A mile-long bypass in rural Gwynedd has become the first casualty of Wales’ review of road schemes. The rationale for abandoning the scheme signifies a major shift in how road proposals will be assessed and developed in the future, with greater prominence for land-use planning and carbon.
The Welsh Government announced in June (LTT 28 June) that it would subject all road schemes where construction work had not commenced to a review. Deputy climate change minister Lee Waters told LTT the review’s main significance was not for current proposals but all future ones, and said that Wales might build no more bypasses.
In September, the government announced the membership of the independent roads review panel, chaired by consultant Dr Lynn Sloman. Waters asked the panel to report on the Llanbedr bypass within four weeks.
The Welsh Government had assisted Gwynedd Council with planning the bypass, which would feature a design speed of about 60mph, an elevated structure across a flood plain and a grade-separated junction. The 2018 cost estimate was £15m but has risen significantly since then, according to the council.
The scheme’s primary purpose was to improve access for cars and goods vehicles to a new business park and other developments at Llanbedr Airfield. A secondary rationale was to reduce the impact of traffic on the village of Llanbedr, where there are queues in the holiday season. Traffic in the area would increase with the airfield’s development.
Sloman visited the area in person and met officers from the local authority, government and Aerospace Wales. Her own conclusion is that the scheme does not align well with new Welsh Government transport and climate policy and should not proceed. Among her concerns are that the assessment of the impact of the scheme on CO2 emissions is “superficial and lacking in credibility” and the scheme would probably increase CO2 emissions, “making it more difficult for Wales to achieve decarbonisation targets”.
The panel found that although 22 options were long listed at the initial stage, scheme development largely focused on options that would increase road network capacity. “It did not include demand management options that could reduce car traffic, options to support modal shift for existing trips, or options to encourage access to the airfield by active travel and public transport,” says the panel’s report.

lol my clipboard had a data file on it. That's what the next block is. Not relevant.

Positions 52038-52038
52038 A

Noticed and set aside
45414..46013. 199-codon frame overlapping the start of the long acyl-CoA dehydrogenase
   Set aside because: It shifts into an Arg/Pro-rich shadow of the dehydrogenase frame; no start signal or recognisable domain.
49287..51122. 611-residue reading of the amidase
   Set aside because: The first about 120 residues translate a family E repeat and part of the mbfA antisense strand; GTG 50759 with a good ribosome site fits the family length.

The Llwybr Newydd transport strategy, published in March, has strengthened the emphasis on non-transport solutions to road problems. However, the 2008 WelTAG guidance said non-transport interventions should be considered in the early stages, in case they provided better ways of meeting the objectives than a transport proposal would. The panel found that this element of the guidance had not been followed in the Llanbedr development work.
“A key omission is that no consideration is given to limiting the development of the airfield to aerospace activities while avoiding less specialist land uses that do not have to be at this car-dependent location,” says the report. Aerospace-related developments at the site would generate relatively few vehicle movements.
“The Traffic Impact Assessment (TIA), dated 2020, suggests that by far the largest traffic demand would be from the business park units, which are estimated to generate 748 vehicle movements in the 0700-1000 morning peak period.” A proposed hotel at the site would generate 50 vehicle movements between 0700 and 1000.
The TIA noted that 838 parking spaces would be provided at the business park but there was ample space for additional parking if necessary.
It says the TIA was premised on assumptions about longer-term development, and there was no plan in place to limit such development. “The sense that past (arguably grandiose) proposals may no longer be appropriate, and a lack of clarity about the intentions of the leaseholder, mean that it is quite hard to be sure that the Access Road is necessary, or indeed that it will have the effect of attracting private sector investment to the site.”
The report also observes: “The proposed road scheme is therefore catering for a scale and type of development of the airfield that is difficult to justify in the context of the question posed in Future Wales of ‘Is this the right development in the right place?’ Although Llanbedr Airfield has been identified as part of a Snowdonia Enterprise Zone, this designation is for its potential development for aerospace activities, not for more general uses.
“Its rural location makes it an inappropriate site for development of a business park that will generate large volumes of traffic. This means that the main outstanding problem to be addressed is the existing level of traffic through Llanbedr.”
The panel identifies numerous potential measures to address that problem, including a “low speed design bypass” which would be more in keeping with the landscape. Other possible measures include:
When these measures have been progressed, a modest road user charge or carbon charge could be introduced, the panel suggests. When the panel’s report was published, Waters commented: “I have accepted the chair’s recommendations and Welsh Government will not support any further work on the current Llanbedr Access Road scheme.
“However, I am committed to providing funding for the development and implementation of an alternative package of measures to address the negative impact of traffic in Llanbedr and in other villages on the A496, whilst also encouraging modal shift and reducing CO2 emissions. The package can also consider access requirements to the airfield to support associated developments.”
The Roads Review Panel’s report is available here:
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